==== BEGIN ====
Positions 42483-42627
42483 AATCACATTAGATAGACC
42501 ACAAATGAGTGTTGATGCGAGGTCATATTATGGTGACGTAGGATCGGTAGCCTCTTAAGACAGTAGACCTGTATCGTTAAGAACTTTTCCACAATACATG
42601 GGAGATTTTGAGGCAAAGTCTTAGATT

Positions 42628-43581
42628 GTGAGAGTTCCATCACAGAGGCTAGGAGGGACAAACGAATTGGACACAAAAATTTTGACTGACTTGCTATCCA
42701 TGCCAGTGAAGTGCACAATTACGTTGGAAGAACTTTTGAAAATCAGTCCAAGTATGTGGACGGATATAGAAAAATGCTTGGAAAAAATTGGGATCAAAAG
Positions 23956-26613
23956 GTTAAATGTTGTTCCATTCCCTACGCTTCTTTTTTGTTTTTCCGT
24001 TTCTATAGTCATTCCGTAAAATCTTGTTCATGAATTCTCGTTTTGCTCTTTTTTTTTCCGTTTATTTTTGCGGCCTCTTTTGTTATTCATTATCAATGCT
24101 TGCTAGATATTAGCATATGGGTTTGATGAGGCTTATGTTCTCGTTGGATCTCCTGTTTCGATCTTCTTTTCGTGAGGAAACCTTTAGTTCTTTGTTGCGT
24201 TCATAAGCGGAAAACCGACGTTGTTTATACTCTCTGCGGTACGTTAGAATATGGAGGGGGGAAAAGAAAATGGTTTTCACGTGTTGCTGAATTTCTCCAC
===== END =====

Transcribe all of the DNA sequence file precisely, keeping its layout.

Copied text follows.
Positions 42483-42627
42483 AATCACATTAGATAGACC
42501 ACAAATGAGTGTTGATGCGAGGTCATATTATGGTGACGTAGGATCGGTAGCCTCTTAAGACAGTAGACCTGTATCGTTAAGAACTTTTCCACAATACATG
42601 GGAGATTTTGAGGCAAAGTCTTAGATT

Positions 42628-43581
42628 GTGAGAGTTCCATCACAGAGGCTAGGAGGGACAAACGAATTGGACACAAAAATTTTGACTGACTTGCTATCCA
42701 TGCCAGTGAAGTGCACAATTACGTTGGAAGAACTTTTGAAAATCAGTCCAAGTATGTGGACGGATATAGAAAAATGCTTGGAAAAAATTGGGATCAAAAG
Positions 23956-26613
23956 GTTAAATGTTGTTCCATTCCCTACGCTTCTTTTTTGTTTTTCCGT
24001 TTCTATAGTCATTCCGTAAAATCTTGTTCATGAATTCTCGTTTTGCTCTTTTTTTTTCCGTTTATTTTTGCGGCCTCTTTTGTTATTCATTATCAATGCT
24101 TGCTAGATATTAGCATATGGGTTTGATGAGGCTTATGTTCTCGTTGGATCTCCTGTTTCGATCTTCTTTTCGTGAGGAAACCTTTAGTTCTTTGTTGCGT
24201 TCATAAGCGGAAAACCGACGTTGTTTATACTCTCTGCGGTACGTTAGAATATGGAGGGGGGAAAAGAAAATGGTTTTCACGTGTTGCTGAATTTCTCCAC